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Orv Hetil. 2009 Dec 13;150(50):2274-81. doi: 10.1556/OH.2009.28583.

[High prevalence of work-family conflict among female physicians: lack of social support as a potential antecedent].

[Article in Hungarian]

Author information

Semmelweis Egyetem, Altalános Orvostudományi Kar Magatartástudományi Intézet Budapest Nagyvárad tér 4. 1089.


According to stress theory, social support from work and non-work-related sources may influence the level of perceived work-family conflict. Despite the high prevalence of work-family conflict as a source of distress among female physicians, no information is available on the associations between work-family conflict and social support in a traditional, family-centric cultural setting, where female role expectations are demanding. The author hypothesized that high prevalence of work-family conflict could be attributed to the lack of social support among female physicians.


To investigate the prevalence and psychosocial characteristics of social support and its relations to work-family conflict among female physicians.


Quantitative and qualitative study using questionnaires ( n = 420) and in-depth interviews ( n = 123) among female and male physicians.


Female physicians reported significantly higher mean level and prevalence of work-family conflict compared to men. The predominant form of work-family was work-to-family conflict among physicians; however, significantly more female physicians experienced family-to-work conflict and strain-based work-family conflict compared to men (39% vs. 18% and 68% vs. 20%, respectively). Significantly more male physicians experienced time-based work-family conflict compared to women. Content analyses of interview data revealed that provision of support to physicians manifested itself in parental support in career selection, spousal support with household duties, peer support with enabling access to professional role models-mentors, peer support to ensure gender equity, and organizational support with family-centric policies. Female physicians reported significantly less parental, spousal, and peer support compared to men. Female physicians lacking parental, peer, or organizational support experienced significantly higher level of work-family conflict compared to appropriate control. In regression analyses, high job demands, job strain, high workload and number of children, younger age, and lack of support in the workplace predicted work-family conflict best (adjusted R 2 0.59).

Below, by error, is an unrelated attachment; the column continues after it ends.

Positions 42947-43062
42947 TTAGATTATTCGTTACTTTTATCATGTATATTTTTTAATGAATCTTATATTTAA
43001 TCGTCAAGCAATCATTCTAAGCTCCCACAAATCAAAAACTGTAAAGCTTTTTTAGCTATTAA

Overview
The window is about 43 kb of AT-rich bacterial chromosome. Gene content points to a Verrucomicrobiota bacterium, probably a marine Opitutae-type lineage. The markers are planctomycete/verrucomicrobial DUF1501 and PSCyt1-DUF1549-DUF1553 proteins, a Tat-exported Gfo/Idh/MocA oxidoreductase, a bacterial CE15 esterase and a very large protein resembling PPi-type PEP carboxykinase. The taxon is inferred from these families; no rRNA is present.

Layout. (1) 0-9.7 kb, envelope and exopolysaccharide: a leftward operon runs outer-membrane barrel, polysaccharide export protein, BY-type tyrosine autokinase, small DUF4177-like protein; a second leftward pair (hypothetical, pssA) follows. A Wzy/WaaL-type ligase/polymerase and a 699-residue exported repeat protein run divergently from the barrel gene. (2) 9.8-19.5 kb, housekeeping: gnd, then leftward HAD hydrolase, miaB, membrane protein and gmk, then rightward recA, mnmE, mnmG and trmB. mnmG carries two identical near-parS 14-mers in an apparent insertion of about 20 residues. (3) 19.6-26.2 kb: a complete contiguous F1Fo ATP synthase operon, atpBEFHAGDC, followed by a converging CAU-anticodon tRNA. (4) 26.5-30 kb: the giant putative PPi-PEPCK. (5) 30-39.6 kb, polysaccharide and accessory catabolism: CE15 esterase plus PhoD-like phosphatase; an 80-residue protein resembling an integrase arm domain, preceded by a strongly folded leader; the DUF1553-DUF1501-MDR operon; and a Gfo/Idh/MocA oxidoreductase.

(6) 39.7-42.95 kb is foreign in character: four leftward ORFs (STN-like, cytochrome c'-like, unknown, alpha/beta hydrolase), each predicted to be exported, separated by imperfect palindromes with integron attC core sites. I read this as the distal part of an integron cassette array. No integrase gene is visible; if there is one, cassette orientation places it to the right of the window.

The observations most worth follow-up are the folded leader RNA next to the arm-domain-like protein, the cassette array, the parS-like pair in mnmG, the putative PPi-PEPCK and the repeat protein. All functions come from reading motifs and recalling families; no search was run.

Lack of social - particularly parental, peer, and organizational - support may play an important role in the pathogenesis of work-family conflict experienced by female physicians.

[Indexed for MEDLINE]

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